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Leh-Ladakh Travel Guide

 

In the earlier times, Leh was a stopover destination for traders who followed the Indus Valley between Tibet, China, Kashmir and for those who used to go between India and China. The main trading items used to be wool, commonly known as Pashmina, indigo and Banaras brocade. Shey, which is just 15 km away from Leh was the seat of the Ladakhi kings.

Despite being a high-desert at the height of 3,500 m, it continues to be one of the most adventurous places in the country. When you’re in Leh, there are so many amazing things to do that you’ll feel short on time.

Places to Visit in Leh Ladakh:

Hall of Fame

As you enter Leh, you will see a dome-shaped building on your right side. Make a stop, park your vehicle and go inside. Hall of Fame is a museum with weapons and history exhibits on display. They portray the exemplary courage and bravery our soldiers have shown in the Indo-Pak wars over decades. You can also buy souvenirs from here and watch a short documentary on past wars and military operations conducted by our army forces.

  • Opening and Closing time:

          Mornings – from 9 AM to 1 PM

          Evenings – from 2 PM to 7 PM

  • Entry: Rs. 25 per person

Magnetic Hill

Just 30 kilometres away from Leh, on the Leh-Kargil Highway, Magnetic Hill is a wonder in itself. It is said that it has metallic properties which pull the car uphill when it is not in motion. There have been many pieces of research on this stretch of road, and some people say that it is just an optical illusion. So, you need to go and see for yourself whether it is an illusion or a magical spot.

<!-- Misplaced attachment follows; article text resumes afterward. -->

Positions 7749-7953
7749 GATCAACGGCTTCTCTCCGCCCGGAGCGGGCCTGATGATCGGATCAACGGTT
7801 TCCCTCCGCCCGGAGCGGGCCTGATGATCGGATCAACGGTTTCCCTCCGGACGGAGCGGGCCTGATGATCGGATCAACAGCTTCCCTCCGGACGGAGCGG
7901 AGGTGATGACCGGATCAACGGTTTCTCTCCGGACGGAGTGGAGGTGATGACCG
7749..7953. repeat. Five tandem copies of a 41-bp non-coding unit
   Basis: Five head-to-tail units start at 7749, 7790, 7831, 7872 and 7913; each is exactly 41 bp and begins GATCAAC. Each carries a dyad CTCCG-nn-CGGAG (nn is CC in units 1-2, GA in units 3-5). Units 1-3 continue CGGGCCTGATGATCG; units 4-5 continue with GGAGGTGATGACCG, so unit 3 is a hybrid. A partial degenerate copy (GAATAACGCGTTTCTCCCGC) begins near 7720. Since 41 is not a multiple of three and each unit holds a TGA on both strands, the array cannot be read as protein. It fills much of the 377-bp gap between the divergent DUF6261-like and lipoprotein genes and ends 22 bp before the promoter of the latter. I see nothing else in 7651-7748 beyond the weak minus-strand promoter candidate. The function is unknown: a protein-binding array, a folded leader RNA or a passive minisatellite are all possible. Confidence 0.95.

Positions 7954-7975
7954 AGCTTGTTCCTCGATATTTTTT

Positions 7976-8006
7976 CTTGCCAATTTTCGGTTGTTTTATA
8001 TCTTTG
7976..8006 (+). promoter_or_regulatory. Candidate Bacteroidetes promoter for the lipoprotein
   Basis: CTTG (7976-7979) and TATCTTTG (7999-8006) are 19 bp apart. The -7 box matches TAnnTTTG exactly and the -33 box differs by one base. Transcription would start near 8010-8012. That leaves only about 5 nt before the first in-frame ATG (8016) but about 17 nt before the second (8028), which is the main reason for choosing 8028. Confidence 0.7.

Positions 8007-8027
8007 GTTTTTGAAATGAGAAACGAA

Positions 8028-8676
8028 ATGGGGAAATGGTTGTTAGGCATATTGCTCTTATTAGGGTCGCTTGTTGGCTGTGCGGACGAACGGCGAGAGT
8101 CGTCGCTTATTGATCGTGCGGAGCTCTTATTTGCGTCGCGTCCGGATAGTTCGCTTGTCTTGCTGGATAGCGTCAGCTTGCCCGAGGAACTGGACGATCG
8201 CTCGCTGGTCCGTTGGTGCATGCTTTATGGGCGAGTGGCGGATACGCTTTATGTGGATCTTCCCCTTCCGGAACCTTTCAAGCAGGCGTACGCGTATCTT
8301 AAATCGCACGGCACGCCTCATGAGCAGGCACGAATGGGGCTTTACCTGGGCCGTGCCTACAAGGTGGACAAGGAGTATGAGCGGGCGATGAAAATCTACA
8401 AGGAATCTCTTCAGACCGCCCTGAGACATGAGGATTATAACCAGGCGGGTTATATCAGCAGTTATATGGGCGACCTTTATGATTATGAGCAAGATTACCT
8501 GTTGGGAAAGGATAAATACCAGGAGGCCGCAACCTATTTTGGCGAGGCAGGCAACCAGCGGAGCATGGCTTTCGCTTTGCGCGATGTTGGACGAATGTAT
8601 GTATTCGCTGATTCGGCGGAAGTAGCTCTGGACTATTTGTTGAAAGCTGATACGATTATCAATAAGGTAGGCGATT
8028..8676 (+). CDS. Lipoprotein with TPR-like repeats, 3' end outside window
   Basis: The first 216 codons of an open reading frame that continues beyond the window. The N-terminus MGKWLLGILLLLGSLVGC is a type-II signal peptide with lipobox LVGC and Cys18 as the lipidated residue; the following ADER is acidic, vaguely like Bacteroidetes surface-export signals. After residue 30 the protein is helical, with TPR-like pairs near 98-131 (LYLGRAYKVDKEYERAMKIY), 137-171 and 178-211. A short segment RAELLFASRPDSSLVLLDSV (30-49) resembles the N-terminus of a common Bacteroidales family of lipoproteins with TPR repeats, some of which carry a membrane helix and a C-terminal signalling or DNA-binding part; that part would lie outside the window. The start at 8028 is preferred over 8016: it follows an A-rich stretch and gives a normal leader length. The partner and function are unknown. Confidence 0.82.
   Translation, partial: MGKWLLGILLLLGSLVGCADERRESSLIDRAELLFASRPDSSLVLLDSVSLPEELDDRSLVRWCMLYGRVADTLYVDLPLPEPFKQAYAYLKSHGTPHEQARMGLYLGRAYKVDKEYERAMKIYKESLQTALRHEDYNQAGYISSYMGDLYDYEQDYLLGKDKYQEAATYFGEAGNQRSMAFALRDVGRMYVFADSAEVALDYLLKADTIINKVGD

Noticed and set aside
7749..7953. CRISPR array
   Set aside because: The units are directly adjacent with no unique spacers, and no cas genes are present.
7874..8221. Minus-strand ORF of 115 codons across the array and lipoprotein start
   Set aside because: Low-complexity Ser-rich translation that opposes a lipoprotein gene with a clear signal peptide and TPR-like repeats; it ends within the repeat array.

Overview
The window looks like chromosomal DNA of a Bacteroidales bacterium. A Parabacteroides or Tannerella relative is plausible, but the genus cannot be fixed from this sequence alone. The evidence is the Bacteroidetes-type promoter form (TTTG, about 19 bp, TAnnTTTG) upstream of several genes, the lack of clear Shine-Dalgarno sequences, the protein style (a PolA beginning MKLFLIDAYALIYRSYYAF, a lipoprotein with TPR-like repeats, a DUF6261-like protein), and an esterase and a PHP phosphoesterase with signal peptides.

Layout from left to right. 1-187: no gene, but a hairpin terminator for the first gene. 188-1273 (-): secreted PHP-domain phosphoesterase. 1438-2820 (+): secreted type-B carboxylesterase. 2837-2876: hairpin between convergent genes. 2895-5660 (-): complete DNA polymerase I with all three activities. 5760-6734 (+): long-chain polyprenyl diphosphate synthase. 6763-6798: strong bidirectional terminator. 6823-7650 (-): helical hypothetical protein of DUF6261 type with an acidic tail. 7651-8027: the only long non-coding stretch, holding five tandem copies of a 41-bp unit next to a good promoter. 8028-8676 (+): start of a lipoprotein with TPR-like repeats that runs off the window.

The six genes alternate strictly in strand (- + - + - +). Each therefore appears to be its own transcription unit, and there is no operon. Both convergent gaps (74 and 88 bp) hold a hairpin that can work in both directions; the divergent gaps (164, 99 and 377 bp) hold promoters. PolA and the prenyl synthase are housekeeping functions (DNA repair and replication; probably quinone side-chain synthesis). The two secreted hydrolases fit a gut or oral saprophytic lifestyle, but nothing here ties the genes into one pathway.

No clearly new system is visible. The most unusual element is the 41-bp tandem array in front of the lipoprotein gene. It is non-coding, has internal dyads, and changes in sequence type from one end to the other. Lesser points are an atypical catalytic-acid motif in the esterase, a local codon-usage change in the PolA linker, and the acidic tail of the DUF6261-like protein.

• Best time to visit: From July to September because roads are clear and the weather is nice.

Leh Palace

The Leh Palace, also called the Namgial palace, is the town’s most prized possession. Constructed in 1553, the castle is now in ruins, but it still shines on the Tsemo hilltop. Right on the edge of the palace, you can get the best view of Leh. There is also an exquisite collection of jewellery and artefacts that are more than 450 years old. It also stores many rare stones.

  • Opening and Closing Timing: All days of the week, 7:00 AM to 4:00 PM.
  • Entry: Indians – Rs. 15  per person, Foreign Nationals – Rs. 100  per person

Shanti Stupa

Shanti Stupa a white-domed Tibetan structure built by the followers of Buddhism. At the height of 11,841 feet above sea level and with Leh Palace situated towards its front face, the views from this point are beautiful. Overlooking the vibrant Leh city, the Stupa looks exceptional at night as the moonlight casts its reflection on the dome. It promotes world peace and has a huge Buddha idol at the base. You can lounge at the cafe right below the Stupa. When the lights of the Stupa light up, the view will surely take your breath away!

  • Opening and Closing Timing: All days of the week, 5:00 AM – 9:00 PM

Hemis Monastery

Considered as the largest monastery in Ladakh, the 300-year-old Hemis monastery is a delight in itself, not only because of its architecture and the annual Hemis festival but also because of its surroundings. The monastery shares its boundary with the Hemis High Altitude National Park surrounded by yellow mustard fields and a Tibetan restaurant right outside it. Must-try! Because it serves mouth-watering food. The Hemis monastery is a good recommendation.

  • Opening and Closing Time: All days of the week, 5:00 AM – 9:00 PM

Thiksey Monastery

The Thiksey gompa is considered to be the largest gompa in central Ladakh. It is located 19 kilometres away from the main city and sits upon a hill with a view to die for. The fascinating fact about Thiksey is that it holds the most massive statue of the Maitreya Buddha in Ladakh within its buildings. The walls of the monastery are painted in yellow, red, white and black that makes it look similar to that of Lamayuru, a monastery on the way from Kargil to Leh. This site should not be missed if you’re in Leh.

  • Opening and Closing Timings: All days of the week, 7:00 AM – 7:00 PM
  • Entry: The ticket costs Rs. 20 per person

Shey Palace